That’s why we prefer marine-grade protectants like 303 for hot tub covers, as they are designed for wet, outdoor environments. If it works for boats, it’ll work for hot tubs.
4. Clean your cover regularly
A dirty hot tub cover is a breeding ground for mold, algae and contaminants. Avoid the build-up of dirt and grime in or on your hot tub cover by regularly cleaning it.
How to clean your hot tub cover
- Remove the cover. Place it on a clean, flat surface, near a hose.
- Rinse your hot tub cover with your garden hose. With moderate water pressure (in order not to damage the cover), rinse off any dirt, leaves, or debris.
- Clean with a gentle cleanser. You can use a mild vinegar and water solution or other gentle all-purpose cleanser. Wipe it clean.
- Use a cloth or a brush with soft bristles. Clean in small sections, using circular motions to scrub dirt and grime away. For stubborn dirt, gently buff with a non-abrasive sponge.
- For any tree droppings and sticky sap, you can remove the tree sap by rubbing a little hand sanitizer or isopropyl alcohol on those areas.
- When completed, rinse and remove any traces of cleanser left on the cover. Wipe with a soft rag or microfiber cloth. Let it dry.
- When it’s dry, use a UV protectant spray on the cover’s upper surface. With regular use every 3-5 weeks, the spray will provide sun protection against fading or cracking.
- Put the hot tub cover back on once the protection spray is dry.
Avoid harsh, abrasive cleansers. These products can strip portions of the top coating, causing vinyl failure prematurely.
How to clean the underside of your hot tub cover
The underside of your cover is close to the water, and is therefore exposed to a warm, damp environment with minimal fresh air. This can lead to odors and mold.
A remedy is to spray a mild bleach solution on the underside to kill any mold or biofilm that’s starting to form.
If you notice a moldy smell or see discoloration on the underside, remove the hot tub cover. Fill a spray bottle with a 10% bleach solution. Spray the undersides and wipe down. Hose with fresh water. Then dry with a towel or let air-dry before placing the cover back on the hot tub.
5. Take the cover off to dry it out regularly
When your hot tub cover becomes waterlogged, it will become heavy, and mold can start to form in the foam inserts. This happens because stagnant water from the condensation inside your hot tub becomes trapped inside the cover.
If you take off the cover and let it dry every couple of weeks, you allow this water to evaporate, and the cover will become nice and light again.
On a warm, dry day, take the cover off your hot tub:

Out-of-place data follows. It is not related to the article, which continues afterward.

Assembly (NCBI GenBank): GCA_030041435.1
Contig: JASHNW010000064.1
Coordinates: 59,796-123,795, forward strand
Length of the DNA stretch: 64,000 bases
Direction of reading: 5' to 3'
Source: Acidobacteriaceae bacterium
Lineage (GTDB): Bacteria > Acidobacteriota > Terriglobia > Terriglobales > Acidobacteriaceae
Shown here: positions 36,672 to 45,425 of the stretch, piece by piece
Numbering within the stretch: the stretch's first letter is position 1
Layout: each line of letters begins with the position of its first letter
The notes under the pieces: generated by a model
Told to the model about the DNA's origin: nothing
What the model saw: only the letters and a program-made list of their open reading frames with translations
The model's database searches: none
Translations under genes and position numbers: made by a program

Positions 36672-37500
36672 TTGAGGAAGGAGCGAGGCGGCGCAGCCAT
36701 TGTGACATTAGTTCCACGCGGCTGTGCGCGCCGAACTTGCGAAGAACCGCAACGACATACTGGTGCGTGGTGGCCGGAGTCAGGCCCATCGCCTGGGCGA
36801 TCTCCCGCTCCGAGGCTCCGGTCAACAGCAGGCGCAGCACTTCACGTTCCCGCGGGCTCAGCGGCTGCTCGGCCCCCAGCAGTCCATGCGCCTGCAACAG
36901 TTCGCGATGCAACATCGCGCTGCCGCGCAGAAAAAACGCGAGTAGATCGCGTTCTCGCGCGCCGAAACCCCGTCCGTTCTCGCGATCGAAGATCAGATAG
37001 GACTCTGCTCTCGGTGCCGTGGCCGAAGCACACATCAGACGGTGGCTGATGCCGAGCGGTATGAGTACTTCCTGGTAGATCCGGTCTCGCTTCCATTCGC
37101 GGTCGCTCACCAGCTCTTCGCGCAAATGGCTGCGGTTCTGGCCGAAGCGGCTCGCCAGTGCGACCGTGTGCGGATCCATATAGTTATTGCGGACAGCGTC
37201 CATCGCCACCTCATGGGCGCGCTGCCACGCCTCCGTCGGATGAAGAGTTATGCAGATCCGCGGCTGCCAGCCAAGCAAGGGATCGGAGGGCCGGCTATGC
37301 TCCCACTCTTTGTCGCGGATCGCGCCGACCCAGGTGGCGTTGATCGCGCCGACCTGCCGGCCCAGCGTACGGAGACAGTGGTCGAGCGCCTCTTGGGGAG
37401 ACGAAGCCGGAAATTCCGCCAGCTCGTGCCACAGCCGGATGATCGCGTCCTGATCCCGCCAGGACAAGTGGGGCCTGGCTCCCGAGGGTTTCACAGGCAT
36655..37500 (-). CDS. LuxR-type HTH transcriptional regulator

- You can set it up like a tent resting on a flat surface.
- Proceed to unzip the zippers at the ends of the cover.
- If you see any signs of mold or mildew, spray it down with a mild bleach solution.
- Rinse the surfaces with your garden hose.
- Let the cover and foam inserts air-dry for several hours.
- Reassemble and replace once everything is dry.
Check the cover regularly for any cracks or rips that expose the inner foam of the cover, because this could let the foam soak up moisture—either from rain above or condensation from your hot tub below.
It’s important to do this regularly to prevent your cover from becoming too waterlogged. If it becomes soaked with water, your hot tub cover will bow. The longer the water accumulates, the heavier the bow, and the lower the cover will sag because of the excessive weight. If left too long, it could become permanently distorted by this, in which case you may need to replace it.
6. Put your hot tub under a roof
The final tip does not require you to do anything to your hot tub cover at all: instead, you place something over the top of it.
This doesn’t have to mean construction work in your yard. For example, you can provide sun protection for a hot tub cover by creating shade with an umbrella, or sun sail.
Or if repositioning the spa is an option, you could place it under the eaves or where there’s natural shade from trees or fences.
If you wanted to use this opportunity to create a luxurious focal point in your yard, you could of course add a gazebo or an elegant spa enclosure.
A lawyer never retires. So I would just say that I am not as active as I used to be. Now I simply dedicate myself to fishing, my hobby, and my grandchildren. For Business Finance News I write about legal aspects of mortgage policies, mostly regarding the rights of policyholders. I also have articles about personal injuries.